One of my friends there is Friar Brad, the Father Guardian (and formation director) of the student brothers and postulants. My other friend Friar Gabriel who’s originally from the New Haven, CT area and preparing to profess vows and to follow more intensely the Franciscan way of life. Besides preparing for priesthood, Gabriel and I share a number of common things in life; the important part of the visit was seeing him in situ and understanding his religious life as a Conventual friar (the group first founded by St Francis of Assisi). Being among the friars was restful and delightful. I wasn’t there too long but I did get to Washington, DC, Georgetown, WTU and the Shrine of St Anthony, Ellicott City, Maryland. Sadly, the cherry blossoms were gone by the time I bounced on the scene.

Marian shrine Ellicott City.jpg

A ministry of the Conventual Franciscan Friars, the Shrine of St Anthony is a place of welcome of pilgrims come from far and near for a period of prayer. The Shrine is located in the farmlands of Howard County in the Archdiocese of Baltimore. Situated on about 200 acres, you know you are in farmland by sight and scent: the working farms dot the landscape. As good stewards of the land, the friars rent a good portion of the land to the University of Maryland for their learning. Architecturely the shrine will remind you immediately of Tuscan architecture with the tile roof, gardens, stone and wood work. I had an immediate sense of home. The friar’s chapel has an exquisitely carved set of choir stalls. As a spiritual “program” the friars provide a horizon for reconciliation, healing, spiritual direction, meditation and contemplation. Outdoor shrines are dedicated to the Blessed Virgin Mary, Saint Maximillian Kolbe and the Way of the Cross all which capture the theological imagination and propel the retreatant or causal visitor to work on holiness. The shrine chapel staff provides a regular schedule of the Mass, confession, adoration of the Blessed Sacrament and Vespers. There’s also Tuesday’s Novena of St Anthony and 3 healing Masses a month.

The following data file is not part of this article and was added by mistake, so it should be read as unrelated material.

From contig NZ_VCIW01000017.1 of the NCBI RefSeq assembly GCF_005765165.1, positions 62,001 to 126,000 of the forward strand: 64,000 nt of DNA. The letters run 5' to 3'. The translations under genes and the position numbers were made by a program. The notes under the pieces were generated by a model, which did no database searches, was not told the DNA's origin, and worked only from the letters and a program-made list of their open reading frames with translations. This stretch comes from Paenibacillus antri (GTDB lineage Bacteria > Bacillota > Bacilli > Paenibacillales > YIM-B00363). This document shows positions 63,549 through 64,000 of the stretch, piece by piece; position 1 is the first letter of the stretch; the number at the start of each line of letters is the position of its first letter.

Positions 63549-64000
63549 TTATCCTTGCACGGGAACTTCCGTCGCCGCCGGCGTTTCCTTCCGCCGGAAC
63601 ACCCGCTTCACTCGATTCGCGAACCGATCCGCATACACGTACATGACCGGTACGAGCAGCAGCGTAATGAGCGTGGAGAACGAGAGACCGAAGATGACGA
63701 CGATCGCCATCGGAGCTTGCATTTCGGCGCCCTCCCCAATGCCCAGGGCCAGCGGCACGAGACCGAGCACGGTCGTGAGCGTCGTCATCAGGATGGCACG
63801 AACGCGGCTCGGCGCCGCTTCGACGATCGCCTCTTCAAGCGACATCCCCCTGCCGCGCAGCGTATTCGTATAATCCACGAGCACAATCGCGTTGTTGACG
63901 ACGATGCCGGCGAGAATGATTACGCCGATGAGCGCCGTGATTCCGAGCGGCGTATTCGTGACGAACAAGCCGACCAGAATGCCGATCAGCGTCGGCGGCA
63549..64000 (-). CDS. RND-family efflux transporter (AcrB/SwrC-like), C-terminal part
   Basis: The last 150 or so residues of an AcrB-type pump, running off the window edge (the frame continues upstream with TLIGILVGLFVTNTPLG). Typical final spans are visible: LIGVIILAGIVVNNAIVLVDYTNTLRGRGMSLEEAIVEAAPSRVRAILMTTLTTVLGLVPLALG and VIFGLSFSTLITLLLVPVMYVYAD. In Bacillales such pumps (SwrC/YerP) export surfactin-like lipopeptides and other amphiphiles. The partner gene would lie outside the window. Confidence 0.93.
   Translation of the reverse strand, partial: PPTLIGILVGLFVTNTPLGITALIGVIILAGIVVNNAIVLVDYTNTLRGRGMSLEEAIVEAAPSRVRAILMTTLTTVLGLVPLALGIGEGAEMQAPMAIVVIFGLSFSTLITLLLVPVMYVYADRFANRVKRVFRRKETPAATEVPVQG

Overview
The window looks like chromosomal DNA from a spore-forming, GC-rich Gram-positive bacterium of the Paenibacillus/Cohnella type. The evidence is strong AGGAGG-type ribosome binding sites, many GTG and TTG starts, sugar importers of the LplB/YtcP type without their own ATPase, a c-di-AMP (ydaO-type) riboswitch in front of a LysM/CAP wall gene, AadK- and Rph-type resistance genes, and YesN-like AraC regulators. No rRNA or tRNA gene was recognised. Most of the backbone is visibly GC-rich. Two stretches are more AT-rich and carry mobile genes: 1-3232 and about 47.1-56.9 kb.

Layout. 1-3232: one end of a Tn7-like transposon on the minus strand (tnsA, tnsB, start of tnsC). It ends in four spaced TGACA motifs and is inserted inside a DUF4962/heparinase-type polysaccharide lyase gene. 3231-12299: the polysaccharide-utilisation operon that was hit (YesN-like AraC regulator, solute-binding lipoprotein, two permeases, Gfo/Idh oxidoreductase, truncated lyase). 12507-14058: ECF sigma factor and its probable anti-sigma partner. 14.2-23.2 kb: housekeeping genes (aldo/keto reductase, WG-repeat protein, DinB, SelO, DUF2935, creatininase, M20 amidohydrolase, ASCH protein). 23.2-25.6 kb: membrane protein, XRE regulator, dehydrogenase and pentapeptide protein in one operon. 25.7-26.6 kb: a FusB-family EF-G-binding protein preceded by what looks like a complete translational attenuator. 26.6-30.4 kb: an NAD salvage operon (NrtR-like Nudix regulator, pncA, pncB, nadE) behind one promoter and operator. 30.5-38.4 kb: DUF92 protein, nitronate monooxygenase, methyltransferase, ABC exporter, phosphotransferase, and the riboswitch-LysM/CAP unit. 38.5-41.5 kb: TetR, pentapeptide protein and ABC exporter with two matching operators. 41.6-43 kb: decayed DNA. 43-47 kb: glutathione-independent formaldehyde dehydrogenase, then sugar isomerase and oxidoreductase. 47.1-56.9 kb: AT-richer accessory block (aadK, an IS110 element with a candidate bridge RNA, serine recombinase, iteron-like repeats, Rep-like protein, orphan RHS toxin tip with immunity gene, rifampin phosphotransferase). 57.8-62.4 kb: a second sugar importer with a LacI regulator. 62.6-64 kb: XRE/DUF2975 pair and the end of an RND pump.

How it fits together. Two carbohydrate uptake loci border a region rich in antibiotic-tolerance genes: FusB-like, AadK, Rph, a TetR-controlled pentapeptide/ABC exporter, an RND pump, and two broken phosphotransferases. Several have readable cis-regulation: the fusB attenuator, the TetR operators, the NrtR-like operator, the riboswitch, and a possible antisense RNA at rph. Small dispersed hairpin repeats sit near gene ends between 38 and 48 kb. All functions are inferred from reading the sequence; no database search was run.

St Anthony altar St Anthony Shrine Ellicott City.jpg

On the 800th anniversary of St Anthony’s birth the friars received a gift of a reliquary of St Anthony from the Italian province of Conventual Franciscans enthroned in a walnut-tree house. Historically St Anthony lived and preached in a walnut tree house.
cloister garden Ellicott City.jpg

About the author

Paul A. Zalonski is from New Haven, CT. He is a member of the Fraternity of Communion and Liberation, a Catholic ecclesial movement, and an Oblate of Saint Benedict. Contact Paul at paulzalonski[at]yahoo.com.